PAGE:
Newcastle – some love it, some love to hate it. I, for one, am a lover not a hater. For my Travel Writing subject last year I had to write a piece on the city that I lived in (at the time), and try to capture some of the energy and stories of that place. It’s not a brilliant piece of writing by any means, but it does make me nostalgic for the town that was, until very recently, my home for 16 months.
N.B. the photo header for this blog is also of Newcastle. It was taken last year at Nobby’s Beach.
Looking towards the lighthouse, Newcastle
Newcastle by summers day is typically bathed in sunshine, fresh sea breezes cooling the lazy trickle of bare footed locals and visitors heading to and from any one of the local beaches. Situated on the East Coast of Australia, it has the rare luxury of being a regional town that also offers all the benefits and amenities of a big city. Historic Hunter Street stretches over 3 kilometres from the West, extending almost to the sea at the East end of the city. The Cultural Centre, now home to a museum and writer’s centre, once upon a time was the local Police Station, hosting the city’s worst sinners in tiny cells still intact and complete with scratches on the cold stone walls. The streets off Hunter Street are also home to a number of hostels, but the scantily clad backpackers from all over the world spend little time in them, instead treasuring their close proximity to several breathtaking beaches. Men and women of all ages run eagerly with surfboards under their arms, passing businesswomen and men on their way to work, yearning to catch the first waves of the day.
Near the East end of Hunter Street is Nobby’s Beach, where begins the Newcastle Breakwall that extends right out to sea. Walking along the historic structure tourists can be seen admiring the glistening water, the horizon lined with distant red coal ships waiting to come in to the harbour. Locals jog past, savouring a spectacular view for their daily exercise. Cyclists ring their bells to alert their approach to a family taking a stroll. A group of young friends point to the distance, unsure if they’ve spotted a simple break in the water, or a commonly sighted whale or pod of dolphins. A couple wander serenely, their German Shepherd beside them happily puffed and extraordinarily drenched from spending the last hour at the neighbouring dog beach; a playground where humans happily observe the joy of their canine companions pursuing dogs three times their size up and down the beach, snapping at the waves and chasing tattered tennis balls. All of them are at risk of taking off with the enthusiastic wag of their tails.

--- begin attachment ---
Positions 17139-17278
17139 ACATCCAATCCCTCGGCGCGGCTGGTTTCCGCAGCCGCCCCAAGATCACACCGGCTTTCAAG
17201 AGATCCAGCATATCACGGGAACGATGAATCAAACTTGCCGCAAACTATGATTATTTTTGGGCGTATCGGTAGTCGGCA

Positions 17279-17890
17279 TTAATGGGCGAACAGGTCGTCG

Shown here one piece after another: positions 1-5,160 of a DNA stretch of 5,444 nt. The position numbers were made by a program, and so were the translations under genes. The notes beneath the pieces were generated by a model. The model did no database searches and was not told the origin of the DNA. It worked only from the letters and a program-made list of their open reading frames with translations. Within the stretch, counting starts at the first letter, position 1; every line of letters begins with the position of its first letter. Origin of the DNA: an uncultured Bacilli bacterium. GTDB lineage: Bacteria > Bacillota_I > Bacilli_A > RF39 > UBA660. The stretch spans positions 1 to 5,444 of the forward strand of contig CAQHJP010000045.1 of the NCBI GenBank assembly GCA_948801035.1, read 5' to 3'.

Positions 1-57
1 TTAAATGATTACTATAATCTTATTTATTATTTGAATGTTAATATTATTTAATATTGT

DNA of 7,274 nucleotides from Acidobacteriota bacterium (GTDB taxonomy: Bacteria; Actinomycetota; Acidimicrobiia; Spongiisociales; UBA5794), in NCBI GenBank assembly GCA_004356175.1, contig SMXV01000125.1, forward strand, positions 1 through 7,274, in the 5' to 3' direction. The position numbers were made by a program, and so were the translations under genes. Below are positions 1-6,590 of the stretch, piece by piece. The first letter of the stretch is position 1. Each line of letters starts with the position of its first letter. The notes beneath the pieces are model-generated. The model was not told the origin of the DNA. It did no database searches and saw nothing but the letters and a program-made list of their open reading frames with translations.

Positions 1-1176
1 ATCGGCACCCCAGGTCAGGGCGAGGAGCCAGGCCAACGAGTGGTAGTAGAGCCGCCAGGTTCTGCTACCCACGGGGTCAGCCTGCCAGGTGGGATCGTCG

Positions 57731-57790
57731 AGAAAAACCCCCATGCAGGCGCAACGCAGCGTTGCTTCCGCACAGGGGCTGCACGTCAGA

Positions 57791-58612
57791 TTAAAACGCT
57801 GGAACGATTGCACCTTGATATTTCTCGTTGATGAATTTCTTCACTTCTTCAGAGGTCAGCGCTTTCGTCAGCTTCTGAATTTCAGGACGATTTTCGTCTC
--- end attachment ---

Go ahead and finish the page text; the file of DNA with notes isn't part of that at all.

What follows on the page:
As the sun sets and the night becomes cooler the streets become bare. The markets in Hunter Street are packed up, with little left but the aroma of wood fired pizzas, fresh flowers and the sparkle of a sequin on the pavement to verify their earlier presence. The backpackers retreat to their hostels, and cafes and restaurants light candles to welcome hungry diners. Scents of Balinese cuisine, international flavours, and fresh seafood make mouths water, and sun kissed faces enjoy drinks looking onto the moon glistened waves of the sea they earlier bathed in. Hunter Street Mall becomes strangely silent, waiting for the late night crowds to pass through on their way home from one of the local pubs, their singing and merriment occasionally disturbing sleeping residents nearby. Eventually darkness envelops the streets and silence prevails once more. The wind carries only a distant sound of the roaring waves. A tiny speck on the horizon earlier in the day, the titanic presence of a coal ship now slips silently into the harbour, the disguise of night finally failing as its soundlessness is betrayed by the tremendous blare of its horn.